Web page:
Child heart surgeries put on backburner

G V R Subba Rao


A year after two children with congenital heart diseases died while protesting the lack of access to medical care, the government’s programme of paying for their heart surgeries has slowed down to a crawl.

 On August 7, 2004, hundreds of ailing children were mobilised by the Madiga Dandora to march to Ambedkar Bhavan to highlight the non-availability of affordability of health care to children from the poorer sections.  After two of the children died due to the strain of the protest march, the government pledged to pay for the surgeries of 5,956 children with heart ailments, to be treated free of cost in state and private hospitals. Chief minister Y S Rajasekhara Reddy sanctioned Rs 8 crore from the Chief Minister’s Relief Fund towards the surgeries.  Of this amount, Rs 5.04 crore has been spent and about 2,317 surgeries were performed and about 780 children received medical intervention. The rest of the children are still waiting for their turn.  A good number of them are in urgent need of surgery with some of them having waited for up to eight years. The government’s screening programme for such children has long since stopped and senior medical officials including the director of medical education (DME) have not been visiting hospitals to monitor the programme.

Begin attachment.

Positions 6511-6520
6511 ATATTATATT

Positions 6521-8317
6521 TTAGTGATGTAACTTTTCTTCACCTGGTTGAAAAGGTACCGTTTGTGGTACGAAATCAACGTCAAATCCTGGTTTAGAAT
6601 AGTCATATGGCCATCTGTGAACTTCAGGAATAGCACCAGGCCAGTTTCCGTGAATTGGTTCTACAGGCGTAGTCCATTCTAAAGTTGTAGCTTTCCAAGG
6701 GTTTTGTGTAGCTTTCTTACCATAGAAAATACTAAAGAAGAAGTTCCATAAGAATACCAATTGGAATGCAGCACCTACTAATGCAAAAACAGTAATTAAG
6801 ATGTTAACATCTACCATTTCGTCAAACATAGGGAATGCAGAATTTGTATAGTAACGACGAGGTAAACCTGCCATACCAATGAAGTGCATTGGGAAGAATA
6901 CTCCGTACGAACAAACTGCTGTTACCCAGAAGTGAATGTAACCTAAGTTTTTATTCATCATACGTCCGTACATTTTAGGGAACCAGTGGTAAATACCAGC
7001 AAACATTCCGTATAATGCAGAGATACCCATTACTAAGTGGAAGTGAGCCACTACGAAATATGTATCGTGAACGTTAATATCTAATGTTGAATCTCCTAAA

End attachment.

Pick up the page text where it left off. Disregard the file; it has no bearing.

Recently, two social workers—M Sambasiva Rao and M Bharat Bhushan—filed a public interest litigation (PIL) in the High Court seeking a fiat to the government to explain why the surgeries have stopped.

Monday, November 28, 2005  TIMES NEWS NETWORK

Times of India


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